Diagnosis of Fusarium Wilt of Palms

Information extracted from http://edis.ifas.ufl

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Field diagnosis can often be made based on the symptoms described above, especially if the symptoms are typical ones. But symptoms of Fusarium wilt look the same as petiole/rachis blight. The latter is not a true vascular wilt and usually does not kill the palm, but the resulting individual leaf symptoms are very similar on Phoenix species. See the fact sheet about this disease at http://edis.ifas.ufl.edu/pp145. It is also possible for a Canary Island date palm to have both diseases. Therefore, a laboratory diagnosis is required to confirm Fusarium wilt. 

To confirm the field diagnosis, a laboratory must isolate a Fusarium oxysporum-like fungus from the affected leaf tissue and then conduct a molecular test on the isolated culture to confirm it is f. sp. canariensis. Contact your local county Extension office or the TREC Plant Diagnostic Clinic (786-217-9276) for complete details about correct sample submission procedures and cost of a laboratory diagnosis. The best tissue to send for a diagnosis is the petiole or rachis from a leaf exhibiting the typical symptoms of one-sided wilt. A dead leaf is not acceptable. 

Molecular confirmation of the isolated fungus is critical. There are numerous Fusarium oxysporum isolates that do not cause disease but may be associated with palm material. Unfortunately, it is not possible to separate pathogenic isolates from nonpathogenic isolates based on their appearance in culture. Thus, isolating a fungus that looks like F. oxysporum does not confirm the field diagnosis. The fungus growing on the culture plate must be subjected to a molecular test that is specific for F. oxysporum f. sp. canariensis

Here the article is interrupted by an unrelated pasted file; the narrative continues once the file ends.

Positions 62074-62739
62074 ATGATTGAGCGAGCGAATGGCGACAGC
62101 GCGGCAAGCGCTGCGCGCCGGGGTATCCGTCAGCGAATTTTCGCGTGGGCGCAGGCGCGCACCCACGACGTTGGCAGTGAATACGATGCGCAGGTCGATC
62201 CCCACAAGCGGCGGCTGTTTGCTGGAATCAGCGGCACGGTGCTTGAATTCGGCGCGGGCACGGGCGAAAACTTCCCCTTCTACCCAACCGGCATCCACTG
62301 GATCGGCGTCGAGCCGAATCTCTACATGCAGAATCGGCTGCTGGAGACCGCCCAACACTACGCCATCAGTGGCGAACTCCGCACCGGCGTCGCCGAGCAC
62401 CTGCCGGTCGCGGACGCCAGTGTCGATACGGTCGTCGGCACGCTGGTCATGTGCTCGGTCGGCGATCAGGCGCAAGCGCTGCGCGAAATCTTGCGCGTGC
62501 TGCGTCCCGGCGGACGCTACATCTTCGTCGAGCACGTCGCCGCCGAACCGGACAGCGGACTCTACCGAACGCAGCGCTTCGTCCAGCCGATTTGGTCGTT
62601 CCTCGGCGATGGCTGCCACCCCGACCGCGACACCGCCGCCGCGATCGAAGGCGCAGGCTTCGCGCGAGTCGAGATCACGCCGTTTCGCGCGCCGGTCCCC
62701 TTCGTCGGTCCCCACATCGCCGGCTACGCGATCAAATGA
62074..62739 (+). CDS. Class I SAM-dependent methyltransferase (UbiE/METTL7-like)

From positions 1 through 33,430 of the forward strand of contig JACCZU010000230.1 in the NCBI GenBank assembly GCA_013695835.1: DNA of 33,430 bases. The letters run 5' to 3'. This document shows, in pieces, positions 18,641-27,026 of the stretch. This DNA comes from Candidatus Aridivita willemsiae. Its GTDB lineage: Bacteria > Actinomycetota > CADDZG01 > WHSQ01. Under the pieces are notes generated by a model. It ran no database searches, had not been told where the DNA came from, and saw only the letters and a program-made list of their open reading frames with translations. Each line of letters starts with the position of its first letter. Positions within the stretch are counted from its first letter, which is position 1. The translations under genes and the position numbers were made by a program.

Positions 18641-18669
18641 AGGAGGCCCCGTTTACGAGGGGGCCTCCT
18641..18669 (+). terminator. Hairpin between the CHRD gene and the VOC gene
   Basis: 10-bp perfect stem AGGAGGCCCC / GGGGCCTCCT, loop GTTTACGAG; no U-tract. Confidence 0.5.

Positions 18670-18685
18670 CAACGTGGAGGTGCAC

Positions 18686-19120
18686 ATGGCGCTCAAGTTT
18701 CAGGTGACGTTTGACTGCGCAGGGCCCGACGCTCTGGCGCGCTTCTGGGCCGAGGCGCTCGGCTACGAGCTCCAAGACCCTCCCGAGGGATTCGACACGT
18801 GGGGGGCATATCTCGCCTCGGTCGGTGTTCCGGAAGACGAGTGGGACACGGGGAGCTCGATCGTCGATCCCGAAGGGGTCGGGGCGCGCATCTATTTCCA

If the field symptoms appear typical for Fusarium wilt, but Fusarium is not isolated, then the symptoms may be an expression of petiole/rachis blight. Many of the petiole/rachis blight pathogens are not culturable from plant tissue. The next step would be to obtain new samples from the diseased palm or similarly diseased palm and resubmit to the clinic to confirm presence or absence of petiole/rachis blight pathogens. Be sure to discuss the problem with the clinic staff before resubmitting samples. If no symptomatic leaves are available, wait until new symptoms develop before resubmitting.